Official newspaper of The University of Texas at Austin

The Daily Texan

Official newspaper of The University of Texas at Austin

The Daily Texan

Official newspaper of The University of Texas at Austin

The Daily Texan

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October 4, 2022

Students propose affordable in-house materials shop in School of Architecture for project supplies

Elizabeth Aguilar-Garcia

The Senate of College Councils passed a resolution from the Undergraduate Architecture Student Council on Thursday advocating for the investment and creation of an affordable in-house material shop for architecture students. 

UASC authored the proposal, signed by over 60 architecture students, earlier this semester to address “overinflated prices” at the University Co-op and give students more convenient access to materials. According to the resolution, almost 36% of surveyed architecture students spend between $100 to $250 on studio materials per semester. 

The in-house materials shop would ideally be located in the materials exchange space of the School of Architecture’s Technology Lab in Sutton Hall, said Marty Hightower and Michelle Alex, architecture students and authors of the proposal. They said the shop would start by selling lower-end, widely-used materials like chipboard and cardboard.

Hightower said a shop would benefit architecture students academically by fostering a “material culture” that allows students to freely experiment with their projects without feeling they need to preserve their supplies. 

“With making these more financially accessible, making these cheaper, more available … your final product will be better of a design because if you have more access to these materials, you can experiment more with them and you can come up with better designs.”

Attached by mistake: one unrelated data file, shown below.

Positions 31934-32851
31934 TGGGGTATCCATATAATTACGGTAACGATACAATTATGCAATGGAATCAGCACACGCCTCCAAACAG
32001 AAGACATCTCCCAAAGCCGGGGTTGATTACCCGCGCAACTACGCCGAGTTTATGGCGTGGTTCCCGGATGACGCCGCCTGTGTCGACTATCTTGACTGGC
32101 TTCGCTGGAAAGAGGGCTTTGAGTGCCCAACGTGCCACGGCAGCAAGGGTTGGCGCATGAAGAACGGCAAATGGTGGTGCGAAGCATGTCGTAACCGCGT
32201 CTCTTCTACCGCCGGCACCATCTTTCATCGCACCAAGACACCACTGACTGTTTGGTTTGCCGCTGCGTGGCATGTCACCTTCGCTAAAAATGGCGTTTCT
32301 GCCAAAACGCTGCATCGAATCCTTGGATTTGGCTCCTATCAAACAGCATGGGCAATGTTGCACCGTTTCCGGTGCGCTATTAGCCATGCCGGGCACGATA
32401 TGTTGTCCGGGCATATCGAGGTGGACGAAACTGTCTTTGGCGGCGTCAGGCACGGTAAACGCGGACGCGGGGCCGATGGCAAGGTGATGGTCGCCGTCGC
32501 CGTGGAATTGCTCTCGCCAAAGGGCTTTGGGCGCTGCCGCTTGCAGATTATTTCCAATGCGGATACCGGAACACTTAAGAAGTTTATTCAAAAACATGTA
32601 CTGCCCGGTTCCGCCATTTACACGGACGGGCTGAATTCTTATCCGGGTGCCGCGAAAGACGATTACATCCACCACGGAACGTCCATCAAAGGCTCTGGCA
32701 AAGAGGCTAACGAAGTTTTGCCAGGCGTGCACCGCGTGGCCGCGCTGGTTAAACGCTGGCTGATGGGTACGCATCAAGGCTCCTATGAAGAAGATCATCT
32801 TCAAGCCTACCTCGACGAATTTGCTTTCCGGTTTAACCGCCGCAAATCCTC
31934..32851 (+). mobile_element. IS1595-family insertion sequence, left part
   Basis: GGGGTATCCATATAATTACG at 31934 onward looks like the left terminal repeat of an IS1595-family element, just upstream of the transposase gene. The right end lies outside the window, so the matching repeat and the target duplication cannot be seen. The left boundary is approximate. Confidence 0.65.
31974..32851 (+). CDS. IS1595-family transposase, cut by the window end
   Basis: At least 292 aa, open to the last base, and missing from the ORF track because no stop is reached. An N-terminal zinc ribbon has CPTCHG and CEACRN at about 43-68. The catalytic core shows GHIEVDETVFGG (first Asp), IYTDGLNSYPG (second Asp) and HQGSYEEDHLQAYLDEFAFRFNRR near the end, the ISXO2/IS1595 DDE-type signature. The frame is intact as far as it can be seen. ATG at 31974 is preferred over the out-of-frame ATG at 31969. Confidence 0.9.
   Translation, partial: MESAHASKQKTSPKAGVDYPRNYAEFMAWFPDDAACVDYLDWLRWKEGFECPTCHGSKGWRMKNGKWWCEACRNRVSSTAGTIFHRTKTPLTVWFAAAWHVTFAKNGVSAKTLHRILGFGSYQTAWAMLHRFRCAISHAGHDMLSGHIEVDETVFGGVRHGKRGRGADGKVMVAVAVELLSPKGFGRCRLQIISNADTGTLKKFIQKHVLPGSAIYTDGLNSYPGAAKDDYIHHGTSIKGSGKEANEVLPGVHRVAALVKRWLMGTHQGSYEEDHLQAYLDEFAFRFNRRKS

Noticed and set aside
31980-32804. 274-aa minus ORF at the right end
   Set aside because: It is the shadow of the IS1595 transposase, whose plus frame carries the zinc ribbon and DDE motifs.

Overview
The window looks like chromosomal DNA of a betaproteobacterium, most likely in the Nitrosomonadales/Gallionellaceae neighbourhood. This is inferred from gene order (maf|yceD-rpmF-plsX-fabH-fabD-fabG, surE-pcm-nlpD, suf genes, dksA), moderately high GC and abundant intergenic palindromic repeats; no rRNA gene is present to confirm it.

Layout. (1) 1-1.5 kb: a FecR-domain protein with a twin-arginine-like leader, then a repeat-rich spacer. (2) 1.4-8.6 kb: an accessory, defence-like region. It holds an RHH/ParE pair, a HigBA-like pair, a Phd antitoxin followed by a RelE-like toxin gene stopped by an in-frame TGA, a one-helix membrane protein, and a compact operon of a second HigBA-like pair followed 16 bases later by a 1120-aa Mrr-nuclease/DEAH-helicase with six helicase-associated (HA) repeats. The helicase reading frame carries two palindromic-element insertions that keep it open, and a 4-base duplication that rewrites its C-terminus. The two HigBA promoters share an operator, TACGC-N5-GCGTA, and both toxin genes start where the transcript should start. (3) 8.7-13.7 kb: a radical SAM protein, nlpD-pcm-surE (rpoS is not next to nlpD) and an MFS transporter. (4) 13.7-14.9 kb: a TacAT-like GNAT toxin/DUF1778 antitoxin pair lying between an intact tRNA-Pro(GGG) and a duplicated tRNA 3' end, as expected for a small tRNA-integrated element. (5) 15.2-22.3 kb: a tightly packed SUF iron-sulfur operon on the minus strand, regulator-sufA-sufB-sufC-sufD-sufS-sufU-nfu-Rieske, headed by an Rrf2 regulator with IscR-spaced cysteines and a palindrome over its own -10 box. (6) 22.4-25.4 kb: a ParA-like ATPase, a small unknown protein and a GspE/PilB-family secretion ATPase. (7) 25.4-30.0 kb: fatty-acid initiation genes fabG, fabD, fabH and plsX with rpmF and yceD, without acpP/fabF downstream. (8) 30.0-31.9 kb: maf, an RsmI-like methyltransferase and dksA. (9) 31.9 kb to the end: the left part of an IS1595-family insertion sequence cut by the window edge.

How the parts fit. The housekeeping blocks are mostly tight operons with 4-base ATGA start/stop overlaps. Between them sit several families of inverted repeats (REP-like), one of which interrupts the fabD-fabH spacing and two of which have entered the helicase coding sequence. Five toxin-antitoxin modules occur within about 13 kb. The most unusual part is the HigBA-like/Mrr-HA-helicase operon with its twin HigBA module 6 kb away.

Interior design third-year Megan Knight said the University Co-op is the most convenient location for students to buy architecture materials, and paying out-of-pocket for items quickly adds up. 

Matt Fajkus, associate professor in the School of Architecture, said it can only be beneficial for students to have resources and materials at their disposal to further their learning.

“I think that we have really good students, and they want to do well and want to have the best opportunities to do well,” Fajkus said. “Likewise, I think our administration … wants to be able to create an environment that’s best for students overall. It’s really a matter of ‘Okay, let’s start this conversation … about how to address this’ because I do think that everyone has the same interest in mind.”

Interior design third-year Cindy Ly said access to resources affects overall project quality because some people will feel better about their projects if they don’t have to worry about the price tag of materials. 

“There’s this feeling like ‘How am I set up to succeed when I don’t even have access to the basic things, the materials that you need for the school?’” Ly said. “You’re already paying tuition, you’re already paying for eating, you’re already paying for your dorm and then on top of that you have to pay for your Co-op supplies, and it just felt so disheartening.”

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